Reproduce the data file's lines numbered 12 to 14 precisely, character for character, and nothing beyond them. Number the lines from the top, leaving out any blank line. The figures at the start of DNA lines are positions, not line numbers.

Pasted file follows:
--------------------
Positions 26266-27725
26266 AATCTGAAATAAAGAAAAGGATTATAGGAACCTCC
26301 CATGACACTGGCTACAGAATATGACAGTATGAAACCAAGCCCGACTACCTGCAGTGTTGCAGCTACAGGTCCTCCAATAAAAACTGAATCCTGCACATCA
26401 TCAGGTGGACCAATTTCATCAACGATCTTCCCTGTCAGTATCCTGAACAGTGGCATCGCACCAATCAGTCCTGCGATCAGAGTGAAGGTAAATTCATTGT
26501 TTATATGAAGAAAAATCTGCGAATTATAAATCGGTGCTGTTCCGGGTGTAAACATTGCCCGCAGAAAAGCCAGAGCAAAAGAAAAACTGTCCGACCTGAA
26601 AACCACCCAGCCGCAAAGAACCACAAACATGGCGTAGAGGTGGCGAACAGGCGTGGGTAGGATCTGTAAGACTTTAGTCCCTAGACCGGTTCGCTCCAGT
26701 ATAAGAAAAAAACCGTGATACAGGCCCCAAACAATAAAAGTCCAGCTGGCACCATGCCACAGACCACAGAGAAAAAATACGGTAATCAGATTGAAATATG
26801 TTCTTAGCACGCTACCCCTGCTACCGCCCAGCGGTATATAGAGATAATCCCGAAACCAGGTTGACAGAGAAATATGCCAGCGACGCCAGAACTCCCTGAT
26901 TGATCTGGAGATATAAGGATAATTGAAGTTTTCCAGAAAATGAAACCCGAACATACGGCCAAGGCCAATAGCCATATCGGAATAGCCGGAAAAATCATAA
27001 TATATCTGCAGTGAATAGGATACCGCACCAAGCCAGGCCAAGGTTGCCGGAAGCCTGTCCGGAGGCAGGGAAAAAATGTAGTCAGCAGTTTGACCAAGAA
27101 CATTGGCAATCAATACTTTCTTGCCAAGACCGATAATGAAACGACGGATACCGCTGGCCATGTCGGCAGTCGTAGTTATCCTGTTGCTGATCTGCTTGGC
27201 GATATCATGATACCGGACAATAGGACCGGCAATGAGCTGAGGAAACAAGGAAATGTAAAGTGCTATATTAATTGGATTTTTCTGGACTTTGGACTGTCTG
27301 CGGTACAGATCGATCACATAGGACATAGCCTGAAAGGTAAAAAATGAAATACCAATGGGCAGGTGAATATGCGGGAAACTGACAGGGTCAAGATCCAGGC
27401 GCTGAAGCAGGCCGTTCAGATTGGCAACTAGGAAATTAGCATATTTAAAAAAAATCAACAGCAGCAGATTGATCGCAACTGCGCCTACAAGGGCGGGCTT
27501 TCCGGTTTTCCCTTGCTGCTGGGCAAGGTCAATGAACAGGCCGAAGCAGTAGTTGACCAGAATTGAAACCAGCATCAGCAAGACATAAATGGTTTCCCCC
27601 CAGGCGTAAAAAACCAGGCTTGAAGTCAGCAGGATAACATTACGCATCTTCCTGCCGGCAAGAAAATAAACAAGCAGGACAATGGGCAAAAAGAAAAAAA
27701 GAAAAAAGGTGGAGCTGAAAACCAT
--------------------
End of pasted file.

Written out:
27201 GATATCATGATACCGGACAATAGGACCGGCAATGAGCTGAGGAAACAAGGAAATGTAAAGTGCTATATTAATTGGATTTTTCTGGACTTTGGACTGTCTG
27301 CGGTACAGATCGATCACATAGGACATAGCCTGAAAGGTAAAAAATGAAATACCAATGGGCAGGTGAATATGCGGGAAACTGACAGGGTCAAGATCCAGGC
27401 GCTGAAGCAGGCCGTTCAGATTGGCAACTAGGAAATTAGCATATTTAAAAAAAATCAACAGCAGCAGATTGATCGCAACTGCGCCTACAAGGGCGGGCTT